“However, the results that come after this is accomplished are great and include: a huge improvement in clinical staff satisfaction for gowns they wear; a reduction in more than 90% of medical waste generated by the OR; a reduction in the cost of gowns and towels and covers; increased utilization in previous investments in laundry and sterilization systems; moving good jobs from China to the local community; and a more flexible, responsive, and controlled service,” he says.

The key, according to Sprout, is willingness on the part of the hospital and laundry to invest the upfront time and money required to launch a successful reusable surgical textile program.

Based on interviews with manufacturers of surgical textiles, the following process is recommended to convert a hospital from disposables to reusables.

SUGGESTED CONVERSION PROCESS

Representatives from Encompass Group, Lac-Mac, Medline Industries and Standard Textile contributed to the process outlined here. Special kudos to Shelley Petrovskis of Lac-Mac for her Six-Step Approach. Operators are encouraged to contact their suppliers for support when preparing to sell reusable surgical textiles.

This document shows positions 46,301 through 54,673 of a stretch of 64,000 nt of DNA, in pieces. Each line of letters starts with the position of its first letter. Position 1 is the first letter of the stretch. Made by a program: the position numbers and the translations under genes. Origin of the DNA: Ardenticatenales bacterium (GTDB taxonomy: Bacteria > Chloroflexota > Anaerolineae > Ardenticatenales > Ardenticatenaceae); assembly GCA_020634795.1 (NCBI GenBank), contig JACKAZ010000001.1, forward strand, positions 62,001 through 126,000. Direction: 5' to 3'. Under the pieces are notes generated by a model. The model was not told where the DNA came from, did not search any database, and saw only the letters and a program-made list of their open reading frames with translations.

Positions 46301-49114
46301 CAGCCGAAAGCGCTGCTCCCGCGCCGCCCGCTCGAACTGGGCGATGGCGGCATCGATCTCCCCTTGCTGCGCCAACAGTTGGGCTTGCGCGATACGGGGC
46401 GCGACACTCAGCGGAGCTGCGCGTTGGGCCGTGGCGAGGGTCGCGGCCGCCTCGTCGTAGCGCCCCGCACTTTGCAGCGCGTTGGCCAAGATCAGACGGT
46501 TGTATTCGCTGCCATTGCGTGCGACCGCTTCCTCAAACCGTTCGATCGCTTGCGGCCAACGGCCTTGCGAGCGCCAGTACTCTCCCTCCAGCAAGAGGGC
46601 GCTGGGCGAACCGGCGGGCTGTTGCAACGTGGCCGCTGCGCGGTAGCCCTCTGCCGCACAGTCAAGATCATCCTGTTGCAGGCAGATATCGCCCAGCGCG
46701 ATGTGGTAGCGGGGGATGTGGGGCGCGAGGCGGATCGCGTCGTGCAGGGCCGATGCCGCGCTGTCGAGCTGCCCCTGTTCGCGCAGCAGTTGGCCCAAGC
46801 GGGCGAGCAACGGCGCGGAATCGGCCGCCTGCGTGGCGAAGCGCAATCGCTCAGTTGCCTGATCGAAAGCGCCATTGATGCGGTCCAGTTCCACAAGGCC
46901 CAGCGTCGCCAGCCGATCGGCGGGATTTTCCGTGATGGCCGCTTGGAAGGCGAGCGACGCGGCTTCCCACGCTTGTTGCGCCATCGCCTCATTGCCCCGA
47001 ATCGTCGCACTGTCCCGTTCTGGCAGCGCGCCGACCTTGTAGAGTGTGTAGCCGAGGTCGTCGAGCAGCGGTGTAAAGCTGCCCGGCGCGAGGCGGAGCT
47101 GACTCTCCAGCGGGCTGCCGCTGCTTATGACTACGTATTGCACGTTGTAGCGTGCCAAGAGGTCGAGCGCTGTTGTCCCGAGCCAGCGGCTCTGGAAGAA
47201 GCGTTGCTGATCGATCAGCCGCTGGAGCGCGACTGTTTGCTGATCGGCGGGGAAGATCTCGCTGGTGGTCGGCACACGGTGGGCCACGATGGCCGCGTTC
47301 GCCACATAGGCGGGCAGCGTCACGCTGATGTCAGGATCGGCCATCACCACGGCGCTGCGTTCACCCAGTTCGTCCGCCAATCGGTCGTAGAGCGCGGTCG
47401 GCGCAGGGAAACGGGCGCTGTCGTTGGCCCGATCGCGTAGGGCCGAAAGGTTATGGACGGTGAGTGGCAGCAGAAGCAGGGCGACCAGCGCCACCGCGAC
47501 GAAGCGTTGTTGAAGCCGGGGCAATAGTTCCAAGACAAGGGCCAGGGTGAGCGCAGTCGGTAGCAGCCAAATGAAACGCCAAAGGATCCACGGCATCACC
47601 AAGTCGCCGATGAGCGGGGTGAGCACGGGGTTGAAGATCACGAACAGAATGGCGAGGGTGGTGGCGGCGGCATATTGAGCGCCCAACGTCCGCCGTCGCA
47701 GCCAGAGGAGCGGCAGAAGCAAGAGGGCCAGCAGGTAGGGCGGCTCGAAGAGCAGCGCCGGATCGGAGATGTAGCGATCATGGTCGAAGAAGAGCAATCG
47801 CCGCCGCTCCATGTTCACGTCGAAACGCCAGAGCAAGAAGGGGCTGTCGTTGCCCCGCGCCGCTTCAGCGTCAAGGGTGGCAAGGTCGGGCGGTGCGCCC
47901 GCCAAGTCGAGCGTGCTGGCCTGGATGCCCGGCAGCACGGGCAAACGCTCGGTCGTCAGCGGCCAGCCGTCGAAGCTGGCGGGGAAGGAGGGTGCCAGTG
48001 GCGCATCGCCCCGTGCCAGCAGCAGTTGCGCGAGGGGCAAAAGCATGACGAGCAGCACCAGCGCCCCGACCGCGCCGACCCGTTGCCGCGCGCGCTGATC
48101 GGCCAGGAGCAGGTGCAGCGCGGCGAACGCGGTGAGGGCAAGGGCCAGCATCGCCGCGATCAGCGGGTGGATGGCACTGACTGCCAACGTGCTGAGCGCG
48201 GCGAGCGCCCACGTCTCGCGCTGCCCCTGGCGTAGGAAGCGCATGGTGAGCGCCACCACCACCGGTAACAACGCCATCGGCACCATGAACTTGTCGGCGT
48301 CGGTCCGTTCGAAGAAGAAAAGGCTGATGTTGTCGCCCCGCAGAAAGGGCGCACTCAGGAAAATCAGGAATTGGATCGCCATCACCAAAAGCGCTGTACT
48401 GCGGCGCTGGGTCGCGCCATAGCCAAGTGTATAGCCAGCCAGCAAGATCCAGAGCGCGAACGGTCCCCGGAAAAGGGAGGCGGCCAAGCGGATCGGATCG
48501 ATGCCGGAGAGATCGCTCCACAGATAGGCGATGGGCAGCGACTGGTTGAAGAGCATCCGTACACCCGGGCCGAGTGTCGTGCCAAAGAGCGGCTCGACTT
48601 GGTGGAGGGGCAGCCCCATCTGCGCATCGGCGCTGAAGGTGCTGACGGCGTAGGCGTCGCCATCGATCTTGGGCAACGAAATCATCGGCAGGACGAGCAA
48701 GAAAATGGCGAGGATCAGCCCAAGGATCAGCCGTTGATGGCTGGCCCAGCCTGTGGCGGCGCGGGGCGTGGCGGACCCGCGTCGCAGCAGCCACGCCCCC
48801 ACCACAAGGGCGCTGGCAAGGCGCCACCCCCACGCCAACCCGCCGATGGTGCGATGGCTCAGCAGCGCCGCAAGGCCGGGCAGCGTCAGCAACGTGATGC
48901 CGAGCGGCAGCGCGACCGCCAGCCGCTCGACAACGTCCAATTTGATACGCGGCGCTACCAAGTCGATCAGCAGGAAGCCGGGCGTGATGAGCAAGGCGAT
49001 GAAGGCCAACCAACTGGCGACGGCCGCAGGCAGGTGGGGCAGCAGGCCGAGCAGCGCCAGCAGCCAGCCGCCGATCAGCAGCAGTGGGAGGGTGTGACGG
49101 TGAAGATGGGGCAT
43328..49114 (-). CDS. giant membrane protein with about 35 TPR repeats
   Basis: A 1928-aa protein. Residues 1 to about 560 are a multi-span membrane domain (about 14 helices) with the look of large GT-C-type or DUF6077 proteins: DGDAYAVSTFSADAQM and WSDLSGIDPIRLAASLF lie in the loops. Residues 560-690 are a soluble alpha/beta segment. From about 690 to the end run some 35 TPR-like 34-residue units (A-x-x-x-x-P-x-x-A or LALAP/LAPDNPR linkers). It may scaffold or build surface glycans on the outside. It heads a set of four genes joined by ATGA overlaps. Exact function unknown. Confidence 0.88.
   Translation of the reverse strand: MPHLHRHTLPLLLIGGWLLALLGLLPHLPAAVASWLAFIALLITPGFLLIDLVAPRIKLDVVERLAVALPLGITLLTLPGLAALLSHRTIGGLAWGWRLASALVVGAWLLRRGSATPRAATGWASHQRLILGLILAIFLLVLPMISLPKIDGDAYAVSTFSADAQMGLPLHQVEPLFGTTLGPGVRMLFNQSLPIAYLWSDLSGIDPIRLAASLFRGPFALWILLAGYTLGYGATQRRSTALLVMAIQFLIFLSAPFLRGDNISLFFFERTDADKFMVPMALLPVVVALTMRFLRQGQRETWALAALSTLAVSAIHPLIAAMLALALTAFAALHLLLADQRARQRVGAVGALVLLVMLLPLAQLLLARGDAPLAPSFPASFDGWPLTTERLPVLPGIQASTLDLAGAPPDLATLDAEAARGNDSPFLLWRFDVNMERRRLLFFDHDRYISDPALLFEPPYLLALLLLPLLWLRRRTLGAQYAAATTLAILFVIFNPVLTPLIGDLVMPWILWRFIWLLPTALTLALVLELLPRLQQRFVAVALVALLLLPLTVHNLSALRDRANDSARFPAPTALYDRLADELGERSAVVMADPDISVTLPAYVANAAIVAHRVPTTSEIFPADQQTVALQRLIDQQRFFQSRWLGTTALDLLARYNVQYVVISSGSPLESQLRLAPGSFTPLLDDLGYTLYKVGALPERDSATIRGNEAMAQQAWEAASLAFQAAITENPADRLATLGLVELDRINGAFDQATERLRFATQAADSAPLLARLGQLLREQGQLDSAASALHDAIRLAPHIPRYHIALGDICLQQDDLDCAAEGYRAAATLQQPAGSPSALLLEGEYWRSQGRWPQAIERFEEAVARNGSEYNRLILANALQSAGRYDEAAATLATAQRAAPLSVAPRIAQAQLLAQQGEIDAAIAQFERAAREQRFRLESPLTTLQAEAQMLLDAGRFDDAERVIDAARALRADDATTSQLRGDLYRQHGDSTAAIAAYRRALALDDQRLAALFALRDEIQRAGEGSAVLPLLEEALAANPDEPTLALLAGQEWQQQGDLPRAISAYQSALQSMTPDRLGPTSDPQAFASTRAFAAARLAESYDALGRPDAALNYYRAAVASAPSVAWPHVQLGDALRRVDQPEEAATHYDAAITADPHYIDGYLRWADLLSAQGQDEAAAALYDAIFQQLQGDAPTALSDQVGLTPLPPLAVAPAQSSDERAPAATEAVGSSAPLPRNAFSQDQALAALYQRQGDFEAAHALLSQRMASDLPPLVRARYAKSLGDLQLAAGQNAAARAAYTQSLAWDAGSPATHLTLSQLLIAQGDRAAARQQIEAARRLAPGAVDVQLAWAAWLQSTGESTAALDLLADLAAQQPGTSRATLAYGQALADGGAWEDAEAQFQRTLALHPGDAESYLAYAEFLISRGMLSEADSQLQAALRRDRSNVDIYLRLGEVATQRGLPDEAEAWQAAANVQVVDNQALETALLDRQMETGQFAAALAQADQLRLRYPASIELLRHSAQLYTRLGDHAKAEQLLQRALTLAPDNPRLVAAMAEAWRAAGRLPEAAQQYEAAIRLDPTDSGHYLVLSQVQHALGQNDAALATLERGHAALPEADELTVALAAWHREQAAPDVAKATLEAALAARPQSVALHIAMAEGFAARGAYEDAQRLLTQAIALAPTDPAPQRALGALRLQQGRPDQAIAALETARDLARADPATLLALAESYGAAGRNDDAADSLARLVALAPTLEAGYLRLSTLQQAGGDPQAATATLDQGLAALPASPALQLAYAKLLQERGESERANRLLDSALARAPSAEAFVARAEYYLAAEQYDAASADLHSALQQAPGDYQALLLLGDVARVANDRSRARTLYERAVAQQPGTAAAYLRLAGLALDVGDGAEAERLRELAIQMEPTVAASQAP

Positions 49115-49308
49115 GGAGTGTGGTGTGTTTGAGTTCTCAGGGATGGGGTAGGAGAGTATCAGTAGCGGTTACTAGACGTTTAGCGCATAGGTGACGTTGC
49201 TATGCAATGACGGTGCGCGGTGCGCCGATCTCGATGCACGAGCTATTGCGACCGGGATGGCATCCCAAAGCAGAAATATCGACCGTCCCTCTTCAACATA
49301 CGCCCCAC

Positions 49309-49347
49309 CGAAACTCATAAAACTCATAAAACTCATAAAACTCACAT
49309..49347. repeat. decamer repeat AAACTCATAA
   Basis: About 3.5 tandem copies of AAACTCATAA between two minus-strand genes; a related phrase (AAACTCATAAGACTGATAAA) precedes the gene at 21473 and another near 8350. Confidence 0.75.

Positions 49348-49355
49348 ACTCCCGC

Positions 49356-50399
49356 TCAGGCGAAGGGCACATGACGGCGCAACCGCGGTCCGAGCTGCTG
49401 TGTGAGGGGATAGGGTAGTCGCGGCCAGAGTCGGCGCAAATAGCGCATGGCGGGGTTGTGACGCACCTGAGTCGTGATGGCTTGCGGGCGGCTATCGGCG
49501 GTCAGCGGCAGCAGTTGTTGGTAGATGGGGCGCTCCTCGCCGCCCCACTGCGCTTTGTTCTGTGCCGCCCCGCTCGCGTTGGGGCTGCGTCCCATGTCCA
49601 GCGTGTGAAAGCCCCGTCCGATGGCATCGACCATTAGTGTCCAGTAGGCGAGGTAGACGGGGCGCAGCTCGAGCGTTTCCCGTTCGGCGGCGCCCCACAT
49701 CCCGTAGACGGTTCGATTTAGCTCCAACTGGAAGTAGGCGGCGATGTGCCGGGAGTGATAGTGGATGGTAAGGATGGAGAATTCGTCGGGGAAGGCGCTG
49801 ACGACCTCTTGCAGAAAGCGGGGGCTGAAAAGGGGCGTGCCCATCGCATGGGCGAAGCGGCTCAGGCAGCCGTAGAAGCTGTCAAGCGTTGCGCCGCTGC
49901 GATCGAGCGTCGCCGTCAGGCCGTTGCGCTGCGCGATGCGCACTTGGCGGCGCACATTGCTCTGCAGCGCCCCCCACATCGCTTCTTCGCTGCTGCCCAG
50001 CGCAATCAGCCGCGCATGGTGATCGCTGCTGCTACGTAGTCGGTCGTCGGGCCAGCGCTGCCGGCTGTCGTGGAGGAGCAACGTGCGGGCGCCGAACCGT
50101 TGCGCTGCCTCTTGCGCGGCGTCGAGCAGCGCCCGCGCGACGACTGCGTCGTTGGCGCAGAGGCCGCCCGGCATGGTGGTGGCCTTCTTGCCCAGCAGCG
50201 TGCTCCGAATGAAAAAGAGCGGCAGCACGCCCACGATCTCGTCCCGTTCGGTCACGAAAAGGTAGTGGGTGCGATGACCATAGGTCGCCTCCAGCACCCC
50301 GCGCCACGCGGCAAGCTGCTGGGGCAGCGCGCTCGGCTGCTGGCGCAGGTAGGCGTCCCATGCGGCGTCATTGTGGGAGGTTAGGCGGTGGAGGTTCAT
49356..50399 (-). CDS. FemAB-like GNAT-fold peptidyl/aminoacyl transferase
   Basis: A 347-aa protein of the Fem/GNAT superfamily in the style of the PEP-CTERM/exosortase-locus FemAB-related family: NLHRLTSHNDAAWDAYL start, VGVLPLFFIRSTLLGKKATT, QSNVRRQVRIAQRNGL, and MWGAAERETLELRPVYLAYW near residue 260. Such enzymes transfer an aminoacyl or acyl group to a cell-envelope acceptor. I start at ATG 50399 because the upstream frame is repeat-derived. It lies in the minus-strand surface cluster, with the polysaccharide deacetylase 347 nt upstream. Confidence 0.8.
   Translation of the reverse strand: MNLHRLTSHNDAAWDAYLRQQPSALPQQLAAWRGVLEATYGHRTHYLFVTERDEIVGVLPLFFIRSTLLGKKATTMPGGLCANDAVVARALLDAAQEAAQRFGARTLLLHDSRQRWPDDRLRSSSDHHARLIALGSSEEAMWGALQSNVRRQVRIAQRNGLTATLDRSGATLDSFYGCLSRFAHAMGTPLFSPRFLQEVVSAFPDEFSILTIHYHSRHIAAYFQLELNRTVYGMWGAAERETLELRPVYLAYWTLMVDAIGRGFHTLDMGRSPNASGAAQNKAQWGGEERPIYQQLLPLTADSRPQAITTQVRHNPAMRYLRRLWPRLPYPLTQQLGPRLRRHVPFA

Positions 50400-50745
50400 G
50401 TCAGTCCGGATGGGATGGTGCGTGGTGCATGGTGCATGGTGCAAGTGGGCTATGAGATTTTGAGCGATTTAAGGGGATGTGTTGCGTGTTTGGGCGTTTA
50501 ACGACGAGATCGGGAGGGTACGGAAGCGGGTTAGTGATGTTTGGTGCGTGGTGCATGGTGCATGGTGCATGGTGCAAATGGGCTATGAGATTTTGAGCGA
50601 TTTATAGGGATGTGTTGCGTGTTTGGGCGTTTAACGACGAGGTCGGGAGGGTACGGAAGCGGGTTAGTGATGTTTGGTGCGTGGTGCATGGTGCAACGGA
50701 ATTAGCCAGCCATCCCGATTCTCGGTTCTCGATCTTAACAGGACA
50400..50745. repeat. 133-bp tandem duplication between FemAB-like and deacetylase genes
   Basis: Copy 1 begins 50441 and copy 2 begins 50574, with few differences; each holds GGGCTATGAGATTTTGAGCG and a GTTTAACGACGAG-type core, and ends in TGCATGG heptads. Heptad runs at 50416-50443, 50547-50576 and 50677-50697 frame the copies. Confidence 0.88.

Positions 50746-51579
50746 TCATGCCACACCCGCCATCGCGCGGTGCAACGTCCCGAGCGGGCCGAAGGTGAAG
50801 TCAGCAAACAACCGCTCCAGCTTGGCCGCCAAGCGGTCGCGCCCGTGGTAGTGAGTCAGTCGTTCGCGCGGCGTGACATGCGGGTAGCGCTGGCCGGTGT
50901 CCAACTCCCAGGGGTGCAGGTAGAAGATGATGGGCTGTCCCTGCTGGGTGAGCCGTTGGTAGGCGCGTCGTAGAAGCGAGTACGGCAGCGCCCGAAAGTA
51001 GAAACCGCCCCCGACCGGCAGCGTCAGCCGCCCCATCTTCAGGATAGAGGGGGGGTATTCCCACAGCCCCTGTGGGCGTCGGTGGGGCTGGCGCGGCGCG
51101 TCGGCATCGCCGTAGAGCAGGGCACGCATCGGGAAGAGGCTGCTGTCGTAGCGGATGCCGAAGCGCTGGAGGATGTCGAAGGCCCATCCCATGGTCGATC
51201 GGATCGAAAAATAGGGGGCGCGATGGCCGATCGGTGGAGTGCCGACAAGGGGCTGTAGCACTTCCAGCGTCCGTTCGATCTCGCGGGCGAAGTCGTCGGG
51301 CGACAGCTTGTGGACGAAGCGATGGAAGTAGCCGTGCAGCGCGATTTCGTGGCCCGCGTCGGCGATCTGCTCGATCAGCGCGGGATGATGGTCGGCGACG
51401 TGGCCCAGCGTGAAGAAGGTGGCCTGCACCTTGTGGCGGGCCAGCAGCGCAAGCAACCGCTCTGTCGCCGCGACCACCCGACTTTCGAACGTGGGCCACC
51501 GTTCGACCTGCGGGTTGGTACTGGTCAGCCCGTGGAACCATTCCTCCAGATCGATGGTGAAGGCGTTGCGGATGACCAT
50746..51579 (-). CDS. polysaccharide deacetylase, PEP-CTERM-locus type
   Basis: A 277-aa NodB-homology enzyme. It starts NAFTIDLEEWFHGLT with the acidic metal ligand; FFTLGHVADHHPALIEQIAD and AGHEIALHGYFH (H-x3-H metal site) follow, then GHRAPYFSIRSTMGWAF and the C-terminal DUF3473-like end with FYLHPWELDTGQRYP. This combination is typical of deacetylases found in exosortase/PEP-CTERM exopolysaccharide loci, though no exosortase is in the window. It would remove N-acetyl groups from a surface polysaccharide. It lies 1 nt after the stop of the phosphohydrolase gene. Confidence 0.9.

1. Research prospects and contacts. Identify the right contact to begin conversations. Who is an ally, and who is an adversary? Environmental services? Is there a green team or environmental staff person? Be sure to enlist the support of staff that will support the environmental and waste reduction benefits offered by reusables. Then proceed to the OR manager or OR staff.
  2. Start small. You probably aren’t going to convert the entire OR from single-use items to reusables at the same time. Begin with a manageable plan, say OR towels and surgical gowns, or back-table cover or mayo-stand cover.